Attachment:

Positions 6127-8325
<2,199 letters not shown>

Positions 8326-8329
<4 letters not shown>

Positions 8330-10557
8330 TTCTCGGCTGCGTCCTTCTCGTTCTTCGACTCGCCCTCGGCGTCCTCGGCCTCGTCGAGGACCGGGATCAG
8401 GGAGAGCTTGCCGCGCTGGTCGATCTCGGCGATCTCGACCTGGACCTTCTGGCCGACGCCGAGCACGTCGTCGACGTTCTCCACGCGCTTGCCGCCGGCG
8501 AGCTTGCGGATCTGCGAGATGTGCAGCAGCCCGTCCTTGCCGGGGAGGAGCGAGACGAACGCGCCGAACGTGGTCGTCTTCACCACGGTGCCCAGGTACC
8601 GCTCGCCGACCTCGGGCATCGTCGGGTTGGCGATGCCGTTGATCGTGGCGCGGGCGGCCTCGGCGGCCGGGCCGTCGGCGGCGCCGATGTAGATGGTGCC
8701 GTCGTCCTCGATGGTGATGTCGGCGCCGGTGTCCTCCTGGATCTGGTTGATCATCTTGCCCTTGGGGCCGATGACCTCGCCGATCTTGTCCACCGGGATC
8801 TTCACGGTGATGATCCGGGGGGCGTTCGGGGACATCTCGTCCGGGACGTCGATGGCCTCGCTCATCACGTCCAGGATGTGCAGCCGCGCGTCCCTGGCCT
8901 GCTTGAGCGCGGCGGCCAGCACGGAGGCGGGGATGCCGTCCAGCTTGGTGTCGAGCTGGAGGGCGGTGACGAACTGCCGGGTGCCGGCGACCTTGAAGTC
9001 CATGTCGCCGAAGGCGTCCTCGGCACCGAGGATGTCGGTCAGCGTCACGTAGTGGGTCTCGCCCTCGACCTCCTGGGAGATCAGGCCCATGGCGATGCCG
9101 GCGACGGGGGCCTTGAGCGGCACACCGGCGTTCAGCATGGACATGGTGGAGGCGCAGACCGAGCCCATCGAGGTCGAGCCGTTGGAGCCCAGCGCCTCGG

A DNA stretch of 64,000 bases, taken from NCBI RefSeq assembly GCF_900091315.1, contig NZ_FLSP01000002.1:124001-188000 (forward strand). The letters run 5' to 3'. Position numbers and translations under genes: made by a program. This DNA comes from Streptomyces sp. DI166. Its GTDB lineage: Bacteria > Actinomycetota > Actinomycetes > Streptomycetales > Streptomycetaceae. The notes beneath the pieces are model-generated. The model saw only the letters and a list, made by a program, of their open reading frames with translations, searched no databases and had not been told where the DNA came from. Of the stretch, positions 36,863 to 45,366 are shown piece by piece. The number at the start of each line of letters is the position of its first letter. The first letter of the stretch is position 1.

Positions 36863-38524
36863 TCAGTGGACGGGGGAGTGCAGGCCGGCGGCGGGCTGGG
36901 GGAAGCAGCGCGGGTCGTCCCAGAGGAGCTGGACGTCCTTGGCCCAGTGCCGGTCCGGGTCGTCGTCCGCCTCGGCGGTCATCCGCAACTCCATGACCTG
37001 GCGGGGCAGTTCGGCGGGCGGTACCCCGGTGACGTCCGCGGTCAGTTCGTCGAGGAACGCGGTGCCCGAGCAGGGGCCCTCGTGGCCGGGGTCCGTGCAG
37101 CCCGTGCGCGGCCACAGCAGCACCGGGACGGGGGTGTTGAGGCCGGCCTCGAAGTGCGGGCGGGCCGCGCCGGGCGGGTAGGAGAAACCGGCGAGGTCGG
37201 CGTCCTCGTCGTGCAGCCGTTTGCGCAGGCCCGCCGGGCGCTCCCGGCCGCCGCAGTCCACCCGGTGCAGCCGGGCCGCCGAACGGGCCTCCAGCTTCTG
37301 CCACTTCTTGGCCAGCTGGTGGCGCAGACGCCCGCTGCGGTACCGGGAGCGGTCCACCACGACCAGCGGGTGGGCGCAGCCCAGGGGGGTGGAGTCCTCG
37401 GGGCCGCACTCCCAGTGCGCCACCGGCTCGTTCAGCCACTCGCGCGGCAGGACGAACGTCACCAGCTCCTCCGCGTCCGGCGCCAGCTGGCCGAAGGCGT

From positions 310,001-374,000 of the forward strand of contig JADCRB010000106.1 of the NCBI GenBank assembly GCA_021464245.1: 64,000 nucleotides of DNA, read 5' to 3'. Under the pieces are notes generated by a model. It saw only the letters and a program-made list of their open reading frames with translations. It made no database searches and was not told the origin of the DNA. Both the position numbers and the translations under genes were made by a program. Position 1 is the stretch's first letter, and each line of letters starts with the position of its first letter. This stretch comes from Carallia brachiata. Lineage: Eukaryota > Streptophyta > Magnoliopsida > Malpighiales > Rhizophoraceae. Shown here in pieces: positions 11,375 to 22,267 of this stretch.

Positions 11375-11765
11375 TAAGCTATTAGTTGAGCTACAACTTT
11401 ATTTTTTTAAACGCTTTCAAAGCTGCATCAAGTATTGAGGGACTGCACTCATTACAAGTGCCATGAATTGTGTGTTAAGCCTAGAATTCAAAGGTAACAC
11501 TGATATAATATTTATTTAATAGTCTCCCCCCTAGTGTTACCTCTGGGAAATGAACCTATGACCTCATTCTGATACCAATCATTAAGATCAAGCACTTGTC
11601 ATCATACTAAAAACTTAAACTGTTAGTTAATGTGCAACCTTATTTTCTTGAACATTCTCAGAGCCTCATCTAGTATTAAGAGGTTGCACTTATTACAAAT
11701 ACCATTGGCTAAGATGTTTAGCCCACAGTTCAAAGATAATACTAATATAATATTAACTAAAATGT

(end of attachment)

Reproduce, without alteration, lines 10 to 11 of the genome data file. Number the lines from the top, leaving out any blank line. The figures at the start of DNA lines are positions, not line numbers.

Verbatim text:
8701 GTCGTCCTCGATGGTGATGTCGGCGCCGGTGTCCTCCTGGATCTGGTTGATCATCTTGCCCTTGGGGCCGATGACCTCGCCGATCTTGTCCACCGGGATC
8801 TTCACGGTGATGATCCGGGGGGCGTTCGGGGACATCTCGTCCGGGACGTCGATGGCCTCGCTCATCACGTCCAGGATGTGCAGCCGCGCGTCCCTGGCCT